1. Arnold Kling has thoughts about the race between a broken health care system and improving technology.

2. Kevin Drum has ten things gnawing at him when he hears people speaking optimistically about the current economy. (HT: MR)

3. Eric Falkenstein reminds people what regulators were really focused on during the housing bubble. Subprime sounds so bad these days, but when most people talked about affordable housing they weren't talking about loosening zoning restrictions and selling more government land.

4. Scott Sumner looks at a successful voucher program's supposed failure.

Over exaggerating market relationships

It is good to have an understanding of underlying relationships between assets. Knowing that gold goes up when the dollar goes down or that airlines and consumer discretionary stocks do not benefit from higher oil prices is important for someone trying to understand the market.  However, sometimes these relationships are given an importance that masks what is really going on.  Howard Simons has an article up at Minyanville that makes this mistake.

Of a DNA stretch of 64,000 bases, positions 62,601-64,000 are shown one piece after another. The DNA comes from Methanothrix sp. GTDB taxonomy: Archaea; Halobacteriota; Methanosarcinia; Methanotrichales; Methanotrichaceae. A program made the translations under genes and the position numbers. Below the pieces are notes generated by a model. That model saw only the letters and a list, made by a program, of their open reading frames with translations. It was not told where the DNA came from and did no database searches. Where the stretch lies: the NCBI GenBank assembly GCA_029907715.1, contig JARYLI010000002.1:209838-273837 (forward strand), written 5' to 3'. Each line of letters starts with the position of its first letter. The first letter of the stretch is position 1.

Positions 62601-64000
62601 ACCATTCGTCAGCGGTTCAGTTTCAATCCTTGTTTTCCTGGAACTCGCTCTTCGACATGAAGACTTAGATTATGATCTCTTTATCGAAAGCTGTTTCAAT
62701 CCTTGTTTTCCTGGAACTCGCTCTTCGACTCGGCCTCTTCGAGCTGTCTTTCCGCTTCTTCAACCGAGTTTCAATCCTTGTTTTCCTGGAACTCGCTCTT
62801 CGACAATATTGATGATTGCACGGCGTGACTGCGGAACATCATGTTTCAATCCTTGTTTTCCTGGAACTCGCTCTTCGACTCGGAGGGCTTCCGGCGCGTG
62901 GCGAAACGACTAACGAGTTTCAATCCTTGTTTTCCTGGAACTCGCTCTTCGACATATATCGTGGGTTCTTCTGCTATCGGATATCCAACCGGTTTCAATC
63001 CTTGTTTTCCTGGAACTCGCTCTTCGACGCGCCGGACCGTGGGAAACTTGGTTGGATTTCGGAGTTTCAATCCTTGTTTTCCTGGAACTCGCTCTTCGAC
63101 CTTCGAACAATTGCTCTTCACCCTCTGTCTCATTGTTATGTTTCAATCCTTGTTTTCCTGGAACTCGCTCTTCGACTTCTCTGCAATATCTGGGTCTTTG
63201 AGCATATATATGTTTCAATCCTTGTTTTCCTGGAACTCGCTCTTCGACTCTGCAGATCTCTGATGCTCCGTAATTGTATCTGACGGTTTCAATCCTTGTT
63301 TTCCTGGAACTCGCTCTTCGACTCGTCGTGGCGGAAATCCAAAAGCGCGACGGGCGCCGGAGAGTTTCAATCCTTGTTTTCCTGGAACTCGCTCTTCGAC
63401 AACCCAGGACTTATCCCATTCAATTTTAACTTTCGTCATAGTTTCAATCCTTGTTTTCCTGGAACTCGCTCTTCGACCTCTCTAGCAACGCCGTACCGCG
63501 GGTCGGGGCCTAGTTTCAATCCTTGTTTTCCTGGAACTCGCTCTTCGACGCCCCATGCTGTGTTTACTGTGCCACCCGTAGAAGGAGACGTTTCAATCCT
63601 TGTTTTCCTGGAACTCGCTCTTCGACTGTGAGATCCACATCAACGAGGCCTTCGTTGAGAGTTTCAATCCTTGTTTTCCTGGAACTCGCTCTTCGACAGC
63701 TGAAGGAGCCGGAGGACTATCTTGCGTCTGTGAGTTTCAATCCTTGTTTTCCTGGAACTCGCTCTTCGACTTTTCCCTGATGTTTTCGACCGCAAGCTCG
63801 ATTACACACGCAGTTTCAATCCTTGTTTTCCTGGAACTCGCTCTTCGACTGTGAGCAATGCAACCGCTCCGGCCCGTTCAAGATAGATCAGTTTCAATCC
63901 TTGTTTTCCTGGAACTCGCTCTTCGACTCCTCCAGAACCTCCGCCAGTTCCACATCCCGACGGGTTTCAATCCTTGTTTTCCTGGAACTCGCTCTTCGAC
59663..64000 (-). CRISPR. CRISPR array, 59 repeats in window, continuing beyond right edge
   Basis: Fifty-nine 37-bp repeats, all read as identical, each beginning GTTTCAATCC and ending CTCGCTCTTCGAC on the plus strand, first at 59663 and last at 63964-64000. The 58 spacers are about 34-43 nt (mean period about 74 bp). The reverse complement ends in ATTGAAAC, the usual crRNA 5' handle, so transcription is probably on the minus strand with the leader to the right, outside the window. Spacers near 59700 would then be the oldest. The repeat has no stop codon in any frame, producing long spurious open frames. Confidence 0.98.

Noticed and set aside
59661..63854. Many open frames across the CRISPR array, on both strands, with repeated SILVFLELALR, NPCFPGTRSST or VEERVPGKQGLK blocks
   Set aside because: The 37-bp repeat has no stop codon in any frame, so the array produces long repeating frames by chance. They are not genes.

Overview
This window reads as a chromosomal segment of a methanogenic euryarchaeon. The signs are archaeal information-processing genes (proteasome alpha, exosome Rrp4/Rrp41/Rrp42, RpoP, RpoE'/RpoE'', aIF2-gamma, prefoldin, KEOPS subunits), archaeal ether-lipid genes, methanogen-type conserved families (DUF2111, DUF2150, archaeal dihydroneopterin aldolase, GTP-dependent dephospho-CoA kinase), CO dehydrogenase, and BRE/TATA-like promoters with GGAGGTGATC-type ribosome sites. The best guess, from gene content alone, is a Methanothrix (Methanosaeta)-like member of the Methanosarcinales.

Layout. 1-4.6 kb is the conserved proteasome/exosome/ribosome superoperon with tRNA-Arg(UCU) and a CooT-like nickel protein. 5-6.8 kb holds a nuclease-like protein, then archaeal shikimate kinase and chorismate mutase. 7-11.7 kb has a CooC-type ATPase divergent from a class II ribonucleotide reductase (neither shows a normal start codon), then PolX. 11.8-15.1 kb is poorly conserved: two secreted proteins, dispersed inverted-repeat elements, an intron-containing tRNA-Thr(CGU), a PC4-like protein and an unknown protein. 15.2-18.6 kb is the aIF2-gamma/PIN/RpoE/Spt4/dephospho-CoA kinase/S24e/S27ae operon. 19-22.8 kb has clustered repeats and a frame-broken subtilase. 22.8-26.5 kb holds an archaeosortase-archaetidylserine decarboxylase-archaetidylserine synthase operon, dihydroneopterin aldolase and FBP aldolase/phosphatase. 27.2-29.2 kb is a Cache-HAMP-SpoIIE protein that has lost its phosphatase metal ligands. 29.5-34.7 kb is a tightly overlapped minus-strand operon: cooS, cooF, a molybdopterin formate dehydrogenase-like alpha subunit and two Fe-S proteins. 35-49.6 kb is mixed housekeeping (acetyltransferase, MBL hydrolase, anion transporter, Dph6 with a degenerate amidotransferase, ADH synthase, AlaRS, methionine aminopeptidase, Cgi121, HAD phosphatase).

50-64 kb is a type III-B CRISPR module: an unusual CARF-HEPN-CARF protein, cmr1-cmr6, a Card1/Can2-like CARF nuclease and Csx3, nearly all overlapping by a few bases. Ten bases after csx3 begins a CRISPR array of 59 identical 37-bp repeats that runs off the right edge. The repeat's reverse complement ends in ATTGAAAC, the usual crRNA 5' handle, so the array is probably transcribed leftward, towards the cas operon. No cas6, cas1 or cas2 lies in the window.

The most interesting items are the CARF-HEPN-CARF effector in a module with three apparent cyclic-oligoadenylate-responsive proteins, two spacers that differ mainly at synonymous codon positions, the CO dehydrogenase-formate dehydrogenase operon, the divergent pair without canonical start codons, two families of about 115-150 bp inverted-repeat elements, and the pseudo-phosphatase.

“The current partial contribution of crude oil prices to the S&P 1500 Supercomposite remains positive, 0.59% on a net weighted beta at last calculation. The reason for this is simple: The positive impact across the Energy and Basic Materials sectors outweighs the negative impact across the Consumer Discretionary, Consumer Staples, and Health Care sectors. 

He is right that higher oil prices are generally better for Energy and Basic Materials sectors than for the others. Energy companies selling oil and oil services make more money when oil is higher, and oil is highly correlated to the price of many other commodities that materials companies make money selling.  However, implying that the S&P 1500 was driven up despite the negative effect of oil on consumer discretionary stocks is proved false by simple data analysis.